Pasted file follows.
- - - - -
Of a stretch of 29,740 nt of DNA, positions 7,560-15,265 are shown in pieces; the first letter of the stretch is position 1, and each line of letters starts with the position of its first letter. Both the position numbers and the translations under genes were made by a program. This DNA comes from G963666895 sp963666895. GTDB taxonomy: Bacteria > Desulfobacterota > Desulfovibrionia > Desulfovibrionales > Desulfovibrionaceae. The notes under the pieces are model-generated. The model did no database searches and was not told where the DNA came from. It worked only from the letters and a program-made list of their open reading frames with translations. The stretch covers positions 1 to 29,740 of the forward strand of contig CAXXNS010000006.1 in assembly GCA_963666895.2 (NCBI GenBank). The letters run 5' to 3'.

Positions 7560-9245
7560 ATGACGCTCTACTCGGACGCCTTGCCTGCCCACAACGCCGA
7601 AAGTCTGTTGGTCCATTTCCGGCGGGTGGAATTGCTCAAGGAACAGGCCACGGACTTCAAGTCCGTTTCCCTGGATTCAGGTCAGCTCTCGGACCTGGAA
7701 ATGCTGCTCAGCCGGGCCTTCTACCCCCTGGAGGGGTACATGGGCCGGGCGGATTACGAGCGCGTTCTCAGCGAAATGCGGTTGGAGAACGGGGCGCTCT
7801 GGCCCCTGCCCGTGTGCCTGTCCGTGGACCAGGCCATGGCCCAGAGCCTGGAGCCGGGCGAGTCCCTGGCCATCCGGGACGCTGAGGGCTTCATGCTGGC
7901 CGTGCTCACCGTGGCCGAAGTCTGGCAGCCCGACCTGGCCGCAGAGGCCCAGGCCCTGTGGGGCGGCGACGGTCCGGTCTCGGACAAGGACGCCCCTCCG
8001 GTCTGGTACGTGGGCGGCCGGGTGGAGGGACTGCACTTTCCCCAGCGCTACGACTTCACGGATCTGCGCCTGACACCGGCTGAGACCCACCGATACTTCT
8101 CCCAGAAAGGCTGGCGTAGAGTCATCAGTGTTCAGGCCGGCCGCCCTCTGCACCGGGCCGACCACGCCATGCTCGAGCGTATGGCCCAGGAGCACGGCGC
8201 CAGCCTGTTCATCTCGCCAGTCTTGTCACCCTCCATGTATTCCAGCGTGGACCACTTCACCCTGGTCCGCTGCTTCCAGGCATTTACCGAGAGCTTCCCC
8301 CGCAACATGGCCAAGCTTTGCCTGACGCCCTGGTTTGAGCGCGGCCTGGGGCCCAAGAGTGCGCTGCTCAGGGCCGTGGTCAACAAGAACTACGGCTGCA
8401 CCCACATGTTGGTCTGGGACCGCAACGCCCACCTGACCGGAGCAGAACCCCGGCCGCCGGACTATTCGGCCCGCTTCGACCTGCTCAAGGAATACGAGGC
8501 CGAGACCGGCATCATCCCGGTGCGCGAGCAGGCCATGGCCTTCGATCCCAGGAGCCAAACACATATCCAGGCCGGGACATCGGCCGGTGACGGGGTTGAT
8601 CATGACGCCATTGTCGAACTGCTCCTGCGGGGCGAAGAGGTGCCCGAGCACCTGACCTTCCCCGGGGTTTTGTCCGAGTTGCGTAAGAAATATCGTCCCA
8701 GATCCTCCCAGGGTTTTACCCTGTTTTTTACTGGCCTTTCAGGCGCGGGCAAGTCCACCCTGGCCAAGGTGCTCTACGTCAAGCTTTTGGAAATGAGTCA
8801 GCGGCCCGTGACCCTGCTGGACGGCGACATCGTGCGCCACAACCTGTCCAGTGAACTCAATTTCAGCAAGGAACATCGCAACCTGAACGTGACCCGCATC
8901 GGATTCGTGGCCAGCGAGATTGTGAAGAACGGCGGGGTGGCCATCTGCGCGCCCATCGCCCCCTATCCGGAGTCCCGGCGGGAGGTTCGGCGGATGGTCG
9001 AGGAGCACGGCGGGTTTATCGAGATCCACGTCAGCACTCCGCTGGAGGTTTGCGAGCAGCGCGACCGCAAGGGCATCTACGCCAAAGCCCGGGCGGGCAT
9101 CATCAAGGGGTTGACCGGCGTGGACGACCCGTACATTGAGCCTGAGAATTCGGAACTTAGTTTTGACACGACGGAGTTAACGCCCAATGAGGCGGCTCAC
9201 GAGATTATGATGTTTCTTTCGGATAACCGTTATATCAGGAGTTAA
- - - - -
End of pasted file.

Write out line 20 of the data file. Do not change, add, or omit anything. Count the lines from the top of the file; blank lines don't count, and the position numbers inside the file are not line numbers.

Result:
9201 GAGATTATGATGTTTCTTTCGGATAACCGTTATATCAGGAGTTAA